elnino wrote:Reading Snooker World Records entries suggests that breaks of only 147 are classified as a Maximums.
Scores greater than 147 are recorded as 16 red ball clearances and simply called highest breaks.
Yes but wouldn't a 155 break be classed as a maximum too?
What if two players, A makes 147, B makes 155, both receive the prize? Or only the 147 one?
I thought that PLtheRef's answer was concise and cleared up the matter, but I will go ahead and add my tuppence to the conversation...
"Maximum" is not defined within the Rules of Snooker; instead, it is simply a dictionary definition. As I see it, there are two possible "Maximums" in Snooker, at least as far as scoring points in a break are concerned. For instance, there is no "Maximum" possible score for any individual frame.....players may continue to foul and award penalty points ad infinitum. I once played in a frame in which nearly 200 points were scored by the end.
A "Maximum" in standard circumstances, as we all know, is 147. And that leaves only a "Maximum" in special circumstances, which, as I think we all also know is 155. There are no other possible "maximums".
I think the primary question here seems to be, "How is the prize money to be divvied up?" and that is not really a question for the Rules. Instead, it is a question for either the governing body and/or the tournament officials. I have no documentation so this is only my opinion, but I believe that a High Break prize and/or a Maximum prize used to be awarded by the sponsor of any given tournament however they saw fit (but probably within WPBSA guidelines or recommendations). The quality of the players became so good that the Maximum prize became an expensive proposition so the sponsors dispensed with it or made it a fairly low value...essentially, just the high break prize. We all probably also know of Ronnie famously refusing to pot black as a protest to the low or no Maximum prize, at least temporarily. The cooler mind of the referee (I believe it was Jan) prevailed, saying, in essence, "Ronnie, do it for the fans." So, I believe, at that point the WPBSA stepped in to say that the sponsors of each tournament would contribute to a running fund, whether or not the Maximum Break prize was awarded in any given tournament. Thus, the jackpot would build larger and larger until someone won it, and at that point, the prize fund would presumably return to its starting nominal value, I assume that being contributed by the WPBSA.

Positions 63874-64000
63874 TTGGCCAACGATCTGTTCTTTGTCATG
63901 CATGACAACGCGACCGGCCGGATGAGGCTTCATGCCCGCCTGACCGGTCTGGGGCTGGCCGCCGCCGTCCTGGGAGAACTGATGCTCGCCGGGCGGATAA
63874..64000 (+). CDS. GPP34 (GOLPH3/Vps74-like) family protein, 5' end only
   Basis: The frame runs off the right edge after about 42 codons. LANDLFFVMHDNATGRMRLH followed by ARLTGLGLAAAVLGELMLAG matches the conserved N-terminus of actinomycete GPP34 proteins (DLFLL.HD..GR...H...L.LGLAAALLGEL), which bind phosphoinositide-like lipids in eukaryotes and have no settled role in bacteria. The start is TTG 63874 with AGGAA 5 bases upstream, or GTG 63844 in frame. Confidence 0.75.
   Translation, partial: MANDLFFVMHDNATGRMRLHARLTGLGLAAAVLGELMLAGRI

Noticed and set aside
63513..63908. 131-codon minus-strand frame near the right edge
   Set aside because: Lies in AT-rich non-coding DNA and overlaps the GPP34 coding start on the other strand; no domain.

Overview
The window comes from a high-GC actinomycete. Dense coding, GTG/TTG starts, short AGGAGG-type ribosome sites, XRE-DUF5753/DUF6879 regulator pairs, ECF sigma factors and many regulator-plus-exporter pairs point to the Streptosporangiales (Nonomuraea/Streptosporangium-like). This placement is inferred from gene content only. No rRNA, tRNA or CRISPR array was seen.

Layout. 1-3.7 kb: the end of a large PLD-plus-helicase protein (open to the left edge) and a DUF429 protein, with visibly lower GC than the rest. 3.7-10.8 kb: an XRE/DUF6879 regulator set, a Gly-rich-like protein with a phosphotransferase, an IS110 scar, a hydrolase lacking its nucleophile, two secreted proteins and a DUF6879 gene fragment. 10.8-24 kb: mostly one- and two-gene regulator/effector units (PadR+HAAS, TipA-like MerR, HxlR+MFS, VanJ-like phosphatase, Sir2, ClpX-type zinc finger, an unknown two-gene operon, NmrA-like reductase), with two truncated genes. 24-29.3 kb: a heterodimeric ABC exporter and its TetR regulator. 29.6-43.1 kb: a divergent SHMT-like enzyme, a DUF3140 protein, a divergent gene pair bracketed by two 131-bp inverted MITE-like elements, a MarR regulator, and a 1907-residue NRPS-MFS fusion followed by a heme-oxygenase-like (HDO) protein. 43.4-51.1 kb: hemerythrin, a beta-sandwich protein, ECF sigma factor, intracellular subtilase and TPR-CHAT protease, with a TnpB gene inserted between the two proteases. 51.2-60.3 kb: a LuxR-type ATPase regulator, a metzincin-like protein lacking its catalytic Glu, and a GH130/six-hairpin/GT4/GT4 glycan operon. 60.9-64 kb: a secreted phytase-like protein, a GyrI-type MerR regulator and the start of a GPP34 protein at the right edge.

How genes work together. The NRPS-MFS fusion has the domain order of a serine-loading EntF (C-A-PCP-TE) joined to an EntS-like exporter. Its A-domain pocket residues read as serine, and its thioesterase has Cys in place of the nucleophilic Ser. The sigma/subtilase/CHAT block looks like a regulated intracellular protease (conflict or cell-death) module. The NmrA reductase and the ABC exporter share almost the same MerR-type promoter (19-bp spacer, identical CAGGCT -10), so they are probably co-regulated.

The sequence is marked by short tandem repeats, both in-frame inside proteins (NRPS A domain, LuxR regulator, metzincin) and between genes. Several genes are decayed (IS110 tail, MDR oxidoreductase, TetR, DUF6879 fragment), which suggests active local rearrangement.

So to finally bring this around to the point at hand, per my assumptions above, I believe if within a tournament TWO Maximums are achieved, whether they be 147 or 155 in any order, the first Maximum would receive the larger value, built up prize fund. Unfortunately, the second Maximum would also receive a prize, but it would only be whatever the nominal starting value of the new fund. I have no idea what that starting value may be, if anyone may care to enlighten us on that detail.
In theory at least, the "Race to the Maximum" could literally be like a horse race...when the venue is set in multiple table mode and there are matches going on everywhere, imagine two tables right next to each other and two of the players get into position for a possible maximum! Who will be the first to pot the final black? It may be the difference between a £100,000 prize or a mere £10,000 (or whatever).
To repeat, all of the above is only my opinion, not backed up with actual documentation or evidence. It is also possible that the WPBSA has not even considered the possibility of two Maximums within a tournament, or the precedence of a 155 or any other possible related conundrum, so Dan, you may have inadvertently forced some people to put on their thinking caps and consider how to handle the possible situations before they actually do occur.